The fact that former IRS official Lois Lerner will sit down with Politico and the Justice Department, but won't talk to lawmakers about her role in the targeting of conservative groups applying for nonprofit status is "bizarre," says Washington attorney Cleta Mitchell.
"She didn't get any tough questions," Mitchell, who represents tea party groups allegedly targeted by the IRS, told J.D. Hayworth on "America's Forum" on Newsmax TV Tuesday
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"Any time she was asked a tough question, her lawyers who were sitting there with her said, 'Oh, she can't answer that,'" she explained.
Lerner told Politico
in the course of a two-hour interview released Monday that she "didn't do anything wrong" and that she's not "sorry for anything" that she did.
"Lois Lerner, who has refused to answer questions that are posed to her by the people's elected representatives ... but she's met with Politico and she's met with the Justice Department, who were supposedly criminally investigating her and she met with them but she will not meet out in the open and answer questions that the American people want to ask her," Mitchell said.
"That's pretty bizarre and unacceptable," she added.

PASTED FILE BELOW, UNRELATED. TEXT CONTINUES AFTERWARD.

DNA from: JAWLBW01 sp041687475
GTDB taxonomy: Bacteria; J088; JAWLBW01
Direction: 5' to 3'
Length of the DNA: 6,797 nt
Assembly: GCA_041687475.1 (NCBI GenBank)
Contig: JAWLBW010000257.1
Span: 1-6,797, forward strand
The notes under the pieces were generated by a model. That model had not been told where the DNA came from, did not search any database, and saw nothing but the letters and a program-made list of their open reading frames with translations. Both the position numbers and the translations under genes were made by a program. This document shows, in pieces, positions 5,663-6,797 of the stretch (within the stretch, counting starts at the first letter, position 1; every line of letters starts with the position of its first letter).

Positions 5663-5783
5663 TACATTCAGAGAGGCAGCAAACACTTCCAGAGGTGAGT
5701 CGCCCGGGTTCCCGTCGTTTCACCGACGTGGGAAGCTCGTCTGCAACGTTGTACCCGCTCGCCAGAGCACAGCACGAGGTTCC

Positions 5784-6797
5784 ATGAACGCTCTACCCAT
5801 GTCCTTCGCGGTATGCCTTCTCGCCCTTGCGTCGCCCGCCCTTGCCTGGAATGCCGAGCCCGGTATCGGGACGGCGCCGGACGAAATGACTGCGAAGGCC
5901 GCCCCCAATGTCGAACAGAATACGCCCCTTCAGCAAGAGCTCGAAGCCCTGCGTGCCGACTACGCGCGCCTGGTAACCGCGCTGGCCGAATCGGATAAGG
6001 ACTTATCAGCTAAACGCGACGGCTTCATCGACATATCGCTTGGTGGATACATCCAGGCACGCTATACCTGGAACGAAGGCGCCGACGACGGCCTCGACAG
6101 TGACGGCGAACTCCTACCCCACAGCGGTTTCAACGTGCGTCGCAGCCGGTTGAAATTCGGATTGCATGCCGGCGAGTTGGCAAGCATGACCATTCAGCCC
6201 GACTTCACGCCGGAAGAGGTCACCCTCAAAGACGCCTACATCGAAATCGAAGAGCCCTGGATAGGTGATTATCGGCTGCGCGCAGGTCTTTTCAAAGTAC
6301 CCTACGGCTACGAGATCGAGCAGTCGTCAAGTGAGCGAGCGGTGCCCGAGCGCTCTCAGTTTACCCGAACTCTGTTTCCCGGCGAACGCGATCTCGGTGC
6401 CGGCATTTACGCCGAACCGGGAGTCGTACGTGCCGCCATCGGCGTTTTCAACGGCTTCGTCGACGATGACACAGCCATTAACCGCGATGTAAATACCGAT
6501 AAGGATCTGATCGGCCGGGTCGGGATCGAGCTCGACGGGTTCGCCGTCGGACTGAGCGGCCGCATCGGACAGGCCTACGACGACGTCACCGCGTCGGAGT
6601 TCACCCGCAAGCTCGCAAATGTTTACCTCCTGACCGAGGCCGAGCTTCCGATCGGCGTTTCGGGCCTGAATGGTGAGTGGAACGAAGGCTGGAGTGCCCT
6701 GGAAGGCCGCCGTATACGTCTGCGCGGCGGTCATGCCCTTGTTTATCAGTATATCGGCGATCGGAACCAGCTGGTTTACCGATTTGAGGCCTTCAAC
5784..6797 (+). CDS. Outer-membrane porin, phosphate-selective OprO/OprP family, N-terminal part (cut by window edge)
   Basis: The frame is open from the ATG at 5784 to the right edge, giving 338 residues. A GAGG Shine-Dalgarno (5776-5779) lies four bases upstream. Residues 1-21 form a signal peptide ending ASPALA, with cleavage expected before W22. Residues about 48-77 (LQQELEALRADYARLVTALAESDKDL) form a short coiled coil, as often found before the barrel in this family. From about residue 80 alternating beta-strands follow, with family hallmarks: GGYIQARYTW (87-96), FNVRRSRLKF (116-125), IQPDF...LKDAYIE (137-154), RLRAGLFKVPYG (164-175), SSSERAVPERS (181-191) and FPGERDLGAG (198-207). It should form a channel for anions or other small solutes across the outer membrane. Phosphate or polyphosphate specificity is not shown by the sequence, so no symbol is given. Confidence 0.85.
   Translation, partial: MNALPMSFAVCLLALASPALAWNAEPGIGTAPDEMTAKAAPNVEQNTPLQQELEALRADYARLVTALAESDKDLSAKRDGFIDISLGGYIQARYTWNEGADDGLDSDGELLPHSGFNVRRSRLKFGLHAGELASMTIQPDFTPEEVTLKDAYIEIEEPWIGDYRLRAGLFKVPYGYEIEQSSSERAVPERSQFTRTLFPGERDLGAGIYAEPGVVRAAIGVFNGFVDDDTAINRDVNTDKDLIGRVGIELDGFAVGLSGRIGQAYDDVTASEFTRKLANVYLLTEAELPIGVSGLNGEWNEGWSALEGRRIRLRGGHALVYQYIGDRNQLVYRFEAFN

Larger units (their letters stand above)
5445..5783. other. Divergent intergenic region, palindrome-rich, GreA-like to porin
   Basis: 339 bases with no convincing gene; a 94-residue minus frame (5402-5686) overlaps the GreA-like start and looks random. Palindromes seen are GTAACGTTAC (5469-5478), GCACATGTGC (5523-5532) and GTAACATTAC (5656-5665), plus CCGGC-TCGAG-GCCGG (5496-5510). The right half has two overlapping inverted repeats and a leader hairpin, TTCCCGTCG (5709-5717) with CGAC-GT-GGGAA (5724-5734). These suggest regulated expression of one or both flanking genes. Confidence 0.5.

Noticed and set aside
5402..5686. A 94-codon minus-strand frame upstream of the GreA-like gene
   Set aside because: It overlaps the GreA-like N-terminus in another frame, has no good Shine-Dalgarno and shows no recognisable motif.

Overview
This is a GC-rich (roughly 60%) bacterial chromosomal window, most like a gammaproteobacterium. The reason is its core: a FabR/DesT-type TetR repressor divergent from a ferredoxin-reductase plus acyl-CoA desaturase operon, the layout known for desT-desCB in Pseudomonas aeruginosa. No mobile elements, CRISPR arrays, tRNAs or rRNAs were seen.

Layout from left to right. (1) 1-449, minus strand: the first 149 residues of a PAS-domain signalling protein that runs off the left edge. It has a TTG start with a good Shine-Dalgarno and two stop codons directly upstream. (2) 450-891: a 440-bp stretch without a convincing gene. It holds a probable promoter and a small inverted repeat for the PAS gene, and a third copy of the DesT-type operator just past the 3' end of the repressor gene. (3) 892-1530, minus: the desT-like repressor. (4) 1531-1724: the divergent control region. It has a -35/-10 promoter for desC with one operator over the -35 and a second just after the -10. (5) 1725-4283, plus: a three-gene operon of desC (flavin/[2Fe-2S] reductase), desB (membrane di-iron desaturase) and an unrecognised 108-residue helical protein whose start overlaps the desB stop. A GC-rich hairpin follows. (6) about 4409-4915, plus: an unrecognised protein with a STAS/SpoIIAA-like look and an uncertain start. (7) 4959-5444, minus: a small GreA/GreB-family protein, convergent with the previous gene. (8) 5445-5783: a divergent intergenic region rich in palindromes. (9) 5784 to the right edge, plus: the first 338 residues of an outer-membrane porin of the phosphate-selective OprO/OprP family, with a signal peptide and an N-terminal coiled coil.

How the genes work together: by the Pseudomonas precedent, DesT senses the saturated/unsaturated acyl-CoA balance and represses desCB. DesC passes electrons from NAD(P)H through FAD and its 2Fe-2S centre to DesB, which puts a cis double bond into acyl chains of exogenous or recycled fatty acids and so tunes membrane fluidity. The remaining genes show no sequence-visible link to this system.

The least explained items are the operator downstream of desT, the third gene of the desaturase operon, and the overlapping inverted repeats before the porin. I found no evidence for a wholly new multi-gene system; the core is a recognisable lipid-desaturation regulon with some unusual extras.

Lerner was held in contempt
of Congress by the House in May after she refused to testify before two committee hearings.
The citation is now supposed to be handled by a U.S. attorney from the District of Columbia named Ronald Machen, who was appointed by President Barack Obama. However, it is unclear, says the Congressional Research Service, if the duty by the U.S. attorney is mandatory or discretionary.
According to Mitchell, "The House of Representatives should hire its own counsel and should file an action in district court in Washington that bypasses the Justice Department and argues to the core that as a separate branch of government, the House of Representatives should not have to wait for the executive branch to enforce its contempt citation."
"This contempt citation that was issued by the House ought to be enforceable by the House without having to do a 'mother-may-I' through the executive branch," she explained.
"It is a constitutional separation of powers argument that should be made, and the House should take that extraordinary step," the Washington attorney said.
"The House has its own authority and has implicit authority within the constitutional framework to enforce its own contempt citations," she added.
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